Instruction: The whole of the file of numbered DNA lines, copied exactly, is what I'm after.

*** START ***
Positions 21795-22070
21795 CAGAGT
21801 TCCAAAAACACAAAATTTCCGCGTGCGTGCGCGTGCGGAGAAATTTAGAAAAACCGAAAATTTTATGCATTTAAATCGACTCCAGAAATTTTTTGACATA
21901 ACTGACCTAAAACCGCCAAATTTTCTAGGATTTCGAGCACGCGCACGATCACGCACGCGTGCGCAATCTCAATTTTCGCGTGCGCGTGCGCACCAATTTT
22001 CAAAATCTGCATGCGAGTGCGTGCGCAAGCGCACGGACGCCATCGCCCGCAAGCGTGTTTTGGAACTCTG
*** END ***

Positions 21795-22070
21795 CAGAGT
21801 TCCAAAAACACAAAATTTCCGCGTGCGTGCGCGTGCGGAGAAATTTAGAAAAACCGAAAATTTTATGCATTTAAATCGACTCCAGAAATTTTTTGACATA
21901 ACTGACCTAAAACCGCCAAATTTTCTAGGATTTCGAGCACGCGCACGATCACGCACGCGTGCGCAATCTCAATTTTCGCGTGCGCGTGCGCACCAATTTT
22001 CAAAATCTGCATGCGAGTGCGTGCGCAAGCGCACGGACGCCATCGCCCGCAAGCGTGTTTTGGAACTCTG